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In the News: Team Science Awards, D3B’s Starring Role, Neuroblastoma Research, Master Clinicians, Distinguished Investigator Awards
shafere1 [at] chop.edu (By Emily Shafer)
In this week's news roundup, we highlight not one, but two CHOP researchers honored with Distinguished Investigator Awards. A cancer research "Dream Team" also won a Team Science Award. Find out whose neuroblastoma research is going to be funded for three more years, and which clinician was just elected to Penn's Academy of Master Clinicians. Stick around to learn who at CHOP teamed up with a well-known movie producer to fund more CHOP research!
CHOP Cancer Researchers Win 2021 AACR Team Science Award
A group of pediatric cancer researchers led by CHOP physician-scientist John M. Maris, MD, and co-led by Stanford University immunologist and pediatric oncologist Crystal L. Mackall, MD, won the 2021 Team Science Award from the American Association for Cancer Research (AACR).
The award recognizes the St. Baldrick's Foundation-Stand Up 2 Cancer Pediatric Dream Team for its contributions to the pediatric cancer research community. The team, which includes 12 researchers in the CHOP Cancer Center, focuses on developing new, targeted therapies that harness the body's own immune system to fight aggressive and lethal childhood cancers.
"When we formed this Dream Team eight years ago, our idea was to bring cancer genetics researchers together with immunology researchers to solve some of the most difficult problems in pediatric cancer," said Dr. Maris, who is the Giulio D'Angio Chair in Neuroblastoma Research at CHOP and professor of Pediatrics at the University of Pennsylvania Perelman School of Medicine. "Our group has made great strides, discovering how childhood cancer evades the immune system and introducing new and effective treatments to meet our goal of improving lives of children with cancer."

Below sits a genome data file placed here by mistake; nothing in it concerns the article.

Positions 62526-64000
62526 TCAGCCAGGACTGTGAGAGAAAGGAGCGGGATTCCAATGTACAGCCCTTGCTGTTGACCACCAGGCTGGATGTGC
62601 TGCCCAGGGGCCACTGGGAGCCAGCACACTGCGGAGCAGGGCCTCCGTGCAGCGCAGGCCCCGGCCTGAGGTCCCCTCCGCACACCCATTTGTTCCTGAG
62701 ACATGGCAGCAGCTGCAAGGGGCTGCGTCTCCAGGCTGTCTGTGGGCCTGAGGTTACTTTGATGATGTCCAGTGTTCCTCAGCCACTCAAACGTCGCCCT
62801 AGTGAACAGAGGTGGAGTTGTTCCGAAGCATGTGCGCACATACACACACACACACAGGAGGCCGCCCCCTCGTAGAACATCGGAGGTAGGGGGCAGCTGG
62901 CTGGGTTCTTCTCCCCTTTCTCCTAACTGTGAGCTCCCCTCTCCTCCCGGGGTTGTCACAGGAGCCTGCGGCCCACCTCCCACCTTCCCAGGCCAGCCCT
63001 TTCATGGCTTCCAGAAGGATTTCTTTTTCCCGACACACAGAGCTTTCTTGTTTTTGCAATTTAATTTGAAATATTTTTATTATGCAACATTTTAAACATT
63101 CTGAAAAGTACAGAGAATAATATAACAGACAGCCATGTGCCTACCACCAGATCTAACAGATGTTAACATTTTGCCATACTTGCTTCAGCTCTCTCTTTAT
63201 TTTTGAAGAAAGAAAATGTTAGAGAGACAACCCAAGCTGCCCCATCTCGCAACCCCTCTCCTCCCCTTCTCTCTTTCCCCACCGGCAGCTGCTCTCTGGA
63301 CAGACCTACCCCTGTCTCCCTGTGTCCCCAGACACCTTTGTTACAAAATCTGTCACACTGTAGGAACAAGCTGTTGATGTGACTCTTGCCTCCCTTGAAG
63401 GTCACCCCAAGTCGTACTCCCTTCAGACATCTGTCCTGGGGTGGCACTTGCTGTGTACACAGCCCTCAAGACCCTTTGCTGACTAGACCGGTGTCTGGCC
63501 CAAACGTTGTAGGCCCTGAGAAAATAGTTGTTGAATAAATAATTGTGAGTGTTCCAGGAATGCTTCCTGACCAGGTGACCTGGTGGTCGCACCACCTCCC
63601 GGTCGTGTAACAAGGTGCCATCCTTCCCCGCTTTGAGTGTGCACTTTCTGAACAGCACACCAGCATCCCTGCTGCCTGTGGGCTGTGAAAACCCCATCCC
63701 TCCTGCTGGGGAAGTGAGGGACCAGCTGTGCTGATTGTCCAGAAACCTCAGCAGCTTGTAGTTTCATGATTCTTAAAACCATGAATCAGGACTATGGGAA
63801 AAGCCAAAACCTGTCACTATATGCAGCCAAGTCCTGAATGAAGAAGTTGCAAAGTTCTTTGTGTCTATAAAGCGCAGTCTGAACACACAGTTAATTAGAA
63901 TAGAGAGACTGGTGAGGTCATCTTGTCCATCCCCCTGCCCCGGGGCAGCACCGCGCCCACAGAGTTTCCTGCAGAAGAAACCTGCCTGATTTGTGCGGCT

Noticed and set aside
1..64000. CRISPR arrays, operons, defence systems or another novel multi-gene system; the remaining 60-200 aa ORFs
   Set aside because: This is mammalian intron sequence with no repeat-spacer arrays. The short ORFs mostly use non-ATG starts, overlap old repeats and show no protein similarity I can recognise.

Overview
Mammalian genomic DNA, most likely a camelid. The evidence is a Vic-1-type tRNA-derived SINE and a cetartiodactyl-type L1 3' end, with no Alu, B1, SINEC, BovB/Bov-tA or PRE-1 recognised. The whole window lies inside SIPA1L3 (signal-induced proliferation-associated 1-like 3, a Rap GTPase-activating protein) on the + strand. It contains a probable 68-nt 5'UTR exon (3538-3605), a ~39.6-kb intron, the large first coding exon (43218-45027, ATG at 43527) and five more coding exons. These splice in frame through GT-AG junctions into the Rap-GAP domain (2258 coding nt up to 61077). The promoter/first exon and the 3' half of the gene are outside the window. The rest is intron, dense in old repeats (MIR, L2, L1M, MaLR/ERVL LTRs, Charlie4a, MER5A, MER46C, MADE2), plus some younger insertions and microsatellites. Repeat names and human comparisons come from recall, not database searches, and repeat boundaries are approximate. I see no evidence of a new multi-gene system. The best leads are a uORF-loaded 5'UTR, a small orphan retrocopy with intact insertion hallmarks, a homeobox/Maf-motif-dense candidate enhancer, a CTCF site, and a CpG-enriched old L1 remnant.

Learn more about the award in the CHOP press release.
Chief of Neurosurgery Teams Up With M. Night Shyamalan to Fund CHOP Research
Jay Storm, MD, chief of Neurosurgery at CHOP, teamed up with producer M. Night Shyamalan to help fund research at CHOP's Center for Data Driven Discovery in Biomedicine (D3B). Dr. Storm co-founded the Center in 2016 to develop treatments for children with cancer and other chronic and terminal diseases.
Dr. Storm granted access to his house in Rittenhouse Square to Shyamalan for use in his TV show "Servant." The requirement was that the show donate the production fee Dr. Storm would have received — almost $100,000 per year — to D3B. For the show's three seasons so far, "Servant" has donated the agreed-upon fee and made an additional donation.
"When ["Servant"] came along, it was great timing," Dr. Storm said in an interview published in Philadelphia Magazine. "We had all of these amazing researchers within Philadelphia. We said let's partner, and let's make Philadelphia the place that's going to really make a difference and maybe even cure some tumors."
Read more about the partnership in the article.
EVAN Foundation Pledges Continued Support to Neuroblastoma Research Scholars Program
The Evan's Victory Against Neuroblastoma Foundation (The EVAN Foundation) pledged to continue supporting the Evan Lindberg Neuroblastoma Research Scholars Program at CHOP. The Scholars Program, founded in 2015, supports early-career scientists at CHOP who are dedicated to finding a cure for neuroblastoma.
The three-year pledge will support Esther R. Berko, MD, PhD, who trained as a pediatric oncology fellow at CHOP, and is now an instructor at Schneider Children's Hospital in Tel Aviv, Israel. Dr. Berko remains a scientist in the lab of Yael Mossé, MD, associate professor of Pediatrics at CHOP, and steward of the Scholars Program.
"Dr. Berko is undoubtedly well on her way to becoming an independent physician scientist who will have a significant impact in the cancer research field and in the lives of children with neuroblastoma," Dr. Mossé said. "Having Dr. Berko based in Tel Aviv creates a unique collaborative arrangement among CHOP, the EVAN Foundation, and Schneider Children's Hospital."